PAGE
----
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Format: Paperback
Boy discovers he can time travel with the help of a mirror. Boy discovers rules of the mirror, limiting what he can do. Boy discovers mysterious message telling him to save a baby--and then finds a dead baby hidden in the wall of the house he just moved into.

There are a lot of time travel calculations, to-ing and fro-ing from time period to time period (but all constrained within the area of the house) and action galore. Because of the vast time covered, as well as some constraints of the plot where the boy has to spend a long time trapped away from everybody that made the emotional development somewhat unsatisfying for me, but all in all a good tale.

Cool parts include an important-to-the-plot Star Wars reference, slow reveals of the boy's life related to the time traveling, a cool 17th Century Scottish dude, and truly eerie, creepy children's rhymes.
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1 of 1 people found the following review helpful By streetbook on February 4, 2014
Format: Kindle Edition Verified Purchase
I strongly recommend this. Just as I thought I had it figured out it took another twist. I recommended it to several family members after reading it and they all loved it too. If you want something different from the norm, interesting with plenty of surprises then this book is for you!
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1 of 1 people found the following review helpful By C.J. Listro on December 23, 2013
Format: Paperback
Read more: [...]

Do you love nursery rhymes? Of course you don't, they're creepy as hell. Which is why they make the perfect backdrop for this eerie time travelling mystery that starts with a dead baby in the wall and ends with a startling revelation. Now, time travel can get janky, but Lomax does it well. You can only travel 10 years up or back. Only between the Mirror. Only Mirror Children can go. And nothing can change. Lomax does a damn good job of twisting together events and playing with the idea of the past and future depending on each other. It killed my brain but in a good, interesting way. The only problem was towards the end, where it got a little too confusing for me to hold onto the story. However, I got on board with the characters and stuck with them. I wished there had been more of the feisty Luka, but Kenny as a narrator really grew on me. His is a slightly naive, hopeful voice that gives perspective to the dark story. I won't soon forget this story.

plot . 4/5
You start with a mummified baby in the wall and a note--Help me save him--so you know it's gonna get good. Then a girl falls out of Kenny's mirror, and suddenly we're racing through time searching for the nefarious Prince Harming with one purpose: stop the baby from dying. The problem? The rules of time travel say that you can't change the past. What's happened has already happened. That doesn't stop Kenny from trying. It's an exciting race between Kenny and the mirror children, who are convinced that Prince Harming killed the baby, vs Prince Harming, who's convinced that Kenny is going to murder his wife sometime in the past. What comes out is a thrilling mystery with complex threads and the kind of reveal that made me smack myself in the forehead.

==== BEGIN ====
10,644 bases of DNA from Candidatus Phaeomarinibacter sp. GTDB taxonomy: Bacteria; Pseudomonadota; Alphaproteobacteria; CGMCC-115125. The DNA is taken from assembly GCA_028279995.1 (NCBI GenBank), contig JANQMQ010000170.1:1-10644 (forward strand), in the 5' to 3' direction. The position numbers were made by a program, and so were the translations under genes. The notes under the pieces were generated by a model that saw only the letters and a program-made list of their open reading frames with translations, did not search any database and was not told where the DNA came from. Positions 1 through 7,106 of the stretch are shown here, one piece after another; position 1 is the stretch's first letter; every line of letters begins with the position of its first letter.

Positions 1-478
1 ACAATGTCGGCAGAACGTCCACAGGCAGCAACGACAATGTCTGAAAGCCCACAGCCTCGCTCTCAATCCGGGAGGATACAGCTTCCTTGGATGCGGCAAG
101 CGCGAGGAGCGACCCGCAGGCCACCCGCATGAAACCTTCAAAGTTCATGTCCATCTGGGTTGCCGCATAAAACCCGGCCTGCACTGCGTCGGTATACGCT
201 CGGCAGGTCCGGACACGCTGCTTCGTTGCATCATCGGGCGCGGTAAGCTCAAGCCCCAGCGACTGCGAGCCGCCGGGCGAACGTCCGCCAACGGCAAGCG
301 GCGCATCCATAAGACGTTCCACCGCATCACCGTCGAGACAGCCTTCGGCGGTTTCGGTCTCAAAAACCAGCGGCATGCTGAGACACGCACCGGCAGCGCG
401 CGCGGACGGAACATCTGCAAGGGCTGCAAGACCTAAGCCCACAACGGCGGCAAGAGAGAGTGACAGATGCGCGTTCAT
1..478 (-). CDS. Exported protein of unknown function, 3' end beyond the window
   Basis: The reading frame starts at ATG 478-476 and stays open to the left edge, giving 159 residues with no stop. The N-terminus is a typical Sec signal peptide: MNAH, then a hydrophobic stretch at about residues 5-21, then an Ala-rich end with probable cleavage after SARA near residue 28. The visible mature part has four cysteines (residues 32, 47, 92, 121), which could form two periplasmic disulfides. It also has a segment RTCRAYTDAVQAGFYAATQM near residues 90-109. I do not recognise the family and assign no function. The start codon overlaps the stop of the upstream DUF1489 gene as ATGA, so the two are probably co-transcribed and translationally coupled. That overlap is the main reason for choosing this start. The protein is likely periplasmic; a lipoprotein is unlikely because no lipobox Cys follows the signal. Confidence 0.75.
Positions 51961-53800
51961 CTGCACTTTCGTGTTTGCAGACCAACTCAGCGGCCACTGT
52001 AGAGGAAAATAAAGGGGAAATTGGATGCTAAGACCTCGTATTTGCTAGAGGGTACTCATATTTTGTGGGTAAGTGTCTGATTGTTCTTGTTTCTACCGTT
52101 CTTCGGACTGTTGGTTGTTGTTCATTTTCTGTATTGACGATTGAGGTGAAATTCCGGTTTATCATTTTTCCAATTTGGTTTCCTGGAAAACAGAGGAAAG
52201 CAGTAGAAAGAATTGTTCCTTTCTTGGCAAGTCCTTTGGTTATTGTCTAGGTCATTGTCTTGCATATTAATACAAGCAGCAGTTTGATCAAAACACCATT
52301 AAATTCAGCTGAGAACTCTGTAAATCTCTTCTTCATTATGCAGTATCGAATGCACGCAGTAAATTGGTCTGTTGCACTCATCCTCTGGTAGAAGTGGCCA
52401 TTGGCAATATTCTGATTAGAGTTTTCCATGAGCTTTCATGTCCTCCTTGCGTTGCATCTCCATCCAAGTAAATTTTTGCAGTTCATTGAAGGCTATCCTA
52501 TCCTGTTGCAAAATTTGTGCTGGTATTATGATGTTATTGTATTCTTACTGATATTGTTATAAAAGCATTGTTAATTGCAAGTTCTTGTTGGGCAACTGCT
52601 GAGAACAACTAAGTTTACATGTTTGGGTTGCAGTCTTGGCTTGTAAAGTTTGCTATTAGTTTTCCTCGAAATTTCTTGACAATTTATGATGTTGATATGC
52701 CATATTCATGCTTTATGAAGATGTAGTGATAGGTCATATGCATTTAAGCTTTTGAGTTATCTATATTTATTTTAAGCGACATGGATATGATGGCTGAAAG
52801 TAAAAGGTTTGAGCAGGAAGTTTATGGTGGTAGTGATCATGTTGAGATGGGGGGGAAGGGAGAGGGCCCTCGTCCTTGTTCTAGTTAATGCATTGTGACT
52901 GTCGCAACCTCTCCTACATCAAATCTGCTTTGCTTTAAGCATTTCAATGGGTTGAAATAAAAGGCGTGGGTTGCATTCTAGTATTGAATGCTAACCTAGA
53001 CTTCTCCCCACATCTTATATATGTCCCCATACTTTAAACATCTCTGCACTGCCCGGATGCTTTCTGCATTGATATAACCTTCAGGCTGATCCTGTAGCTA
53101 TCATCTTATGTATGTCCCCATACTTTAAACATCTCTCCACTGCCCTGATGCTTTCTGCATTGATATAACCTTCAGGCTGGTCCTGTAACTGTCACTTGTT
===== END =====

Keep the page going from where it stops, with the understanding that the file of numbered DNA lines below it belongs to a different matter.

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1 of 1 people found the following review helpful By Lexxie on November 27, 2013
Format: Kindle Edition
*I received a free ARC of Backward Glass from Flux via Netgalley in exchange of an honest review*

Backward Glass is a brilliant YA time travel novel, and it really made my day! The main character, Kenny, is pretty careful, but his travels to the past (and sometimes to the future) take him on such a wild adventure I was almost out of breath at times. I love reading about time travel, and I thought it was very well done in Backward Glass. Like, you can’t change what has happened, but you can still be the captain of your own life – that is very important to me on both counts.

The characters in Backward Glass are all very well done! I loved Kenny from the very beginning, and the way the readers are introduced to him is very clever. The mystery is there from the very beginning, as Kenny and his dad find a mummified baby inside one of the walls of the carriage house in their new garden. Kenny gets a strange feeling before he finds the newspaper with the dead baby inside, like there’s static electricity there, and he can’t touch the bundle at all.

The side characters are fleshed out and real as well, and that is always a good thing in my opinion. Racing backwards in time to save someone without actually knowing the whole story and not knowing who the bad guy is becomes second nature to Kenny pretty fast. He really has no choice if he wanted to go back to his own time – 1977. However, between the kids that might have their own agenda, and not really meeting many adults at all, Kenny needs to act fast and be smart about his choices.